Over spring break, a group of students clad in warm rain gear will squat by a tidal pool in the San Juan Islands, observing the diversity of species within the tiny ecosystem. Two months ago, another cluster of students dressed in shorts and T-shirts leaned over a railing and caught sight of more than 600 manatees — including calves — in the crystal-clear water of a Florida spring.

These are scenes from two W&M biology field courses that allow students to apply classroom concepts within natural environments. Course evaluations are decidedly positive, and many students describe their experiences as life-changing.

“There’s an opportunity to put place and discovery together in the field that doesn’t happen in the classroom,” said Jonathan Allen, associate professor of biology. “Even the best lecturers can’t replicate that.”

Florida manatees are sensitive to cold, so when the ocean and river temperatures drop, they swim into springs where the water emerges from the aquifer at 72 degrees year-round. Here are some of 675 manatees seen by the 2024 class at Blue Springs State Park near Gainesville. (Courtesy photo)

The classes serve as an example of the university’s commitment to personal education, research and the opportunity to solve global challenges. In line with W&M’s strategic plan, Vision 2026, a common theme throughout both courses is finding innovative solutions to water-related issues. Field experience also makes students more desirable to future employers, creating pathways to careers in natural sciences.

Allen, who designed the Washington field course, explained that an extensive body of research indicates that field study dramatically increases the recruitment and retention of STEM students at universities. He said that field experiences foster scientific enthusiasm and expand students’ perceptions of practical applications for knowledge gained in the classroom. Confidence in their own ability to pursue scientific careers also increases.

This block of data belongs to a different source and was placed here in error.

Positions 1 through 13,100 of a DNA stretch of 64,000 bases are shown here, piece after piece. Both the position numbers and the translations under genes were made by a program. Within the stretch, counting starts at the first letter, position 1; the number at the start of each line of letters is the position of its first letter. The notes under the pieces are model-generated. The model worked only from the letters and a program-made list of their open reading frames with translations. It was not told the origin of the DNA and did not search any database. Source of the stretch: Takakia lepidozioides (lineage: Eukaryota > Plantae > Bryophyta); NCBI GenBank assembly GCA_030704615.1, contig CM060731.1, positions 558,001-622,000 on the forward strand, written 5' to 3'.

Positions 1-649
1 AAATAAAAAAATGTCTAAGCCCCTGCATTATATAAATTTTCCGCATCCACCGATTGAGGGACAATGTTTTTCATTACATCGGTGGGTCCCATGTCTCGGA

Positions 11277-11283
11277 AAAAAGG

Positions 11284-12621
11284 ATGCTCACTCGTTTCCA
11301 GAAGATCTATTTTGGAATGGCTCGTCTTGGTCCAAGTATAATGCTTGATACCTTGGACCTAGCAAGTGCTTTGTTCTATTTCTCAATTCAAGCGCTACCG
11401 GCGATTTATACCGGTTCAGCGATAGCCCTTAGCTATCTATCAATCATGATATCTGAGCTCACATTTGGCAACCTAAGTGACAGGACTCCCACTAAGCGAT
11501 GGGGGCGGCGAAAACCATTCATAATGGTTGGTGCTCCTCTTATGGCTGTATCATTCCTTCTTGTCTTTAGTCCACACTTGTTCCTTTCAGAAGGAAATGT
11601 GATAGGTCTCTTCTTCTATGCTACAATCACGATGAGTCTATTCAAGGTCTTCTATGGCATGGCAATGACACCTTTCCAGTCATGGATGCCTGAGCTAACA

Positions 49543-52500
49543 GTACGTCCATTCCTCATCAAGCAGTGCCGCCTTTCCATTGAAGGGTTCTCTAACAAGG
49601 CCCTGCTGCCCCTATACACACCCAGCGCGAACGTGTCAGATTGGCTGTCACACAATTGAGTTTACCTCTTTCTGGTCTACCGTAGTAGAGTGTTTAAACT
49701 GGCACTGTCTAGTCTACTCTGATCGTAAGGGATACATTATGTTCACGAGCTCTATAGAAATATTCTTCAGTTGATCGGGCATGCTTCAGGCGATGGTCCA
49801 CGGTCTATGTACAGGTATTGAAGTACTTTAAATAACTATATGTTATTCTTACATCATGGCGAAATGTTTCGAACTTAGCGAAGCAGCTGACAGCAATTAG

“It happens for everyone, especially students who are underrepresented in STEM disciplines, ” said Allen. “It’s the first time that many students realize, ‘Oh, I can do this.’”

Dan Cristol, Chancellor Professor of Biology and designer of the field course in Florida, also sees that spark in students.

“If someone’s going to get hooked by science, it’s probably going to happen outside,” said Cristol. “I’ve seen 25 years of student comments on course evaluations, and these have a distinctly different tone to them. There’s a greater level of excitement and enthusiasm that I think is largely due to the intensity of the experience.”

A brief introduction to the courses

Human-Wildlife Conflicts in the Anthropocene takes place in Florida during the last week of winter break. Each day, the group visits two to three sites to examine case studies that highlight specific human-wildlife conflicts. Students take turns presenting topics, and in-depth discussions take place in the van between sites, over meals and everywhere in between.

“Students comment that these were the best discussions they ever had because everybody is on the same page,” said Matthias Leu, associate professor of biology, who has been a co-instructor on both courses. “Everybody’s immersed in the experience, and that sets a totally different level of communication.” 

Another immersive aspect of the Florida class is that instructors and students camp at night, including building campfires, cooking dinner, setting up tents and bear-proofing campsites. The camping aspect leads to unexpected additions to the course such as learning to identify an owl by its call or taking a nighttime walk to observe eels spotted nearby.

“That’s the beauty of the field experience,” said Cristol, “You never know what’s going to happen.”

After returning to campus, students compose a reflection paper describing how the trip impacted their knowledge and awareness of the topics discussed in the course.

Marine Ecology and Conservation is held during spring break in Friday Harbor, Washington, on the San Juan Islands archipelago. Allen first taught the course in 2012, and Leu joined in 2017. Allen’s expertise focuses on marine invertebrates while Leu studies more terrestrial life forms, so interactions between aquatic and terrestrial ecosystems are often discussed.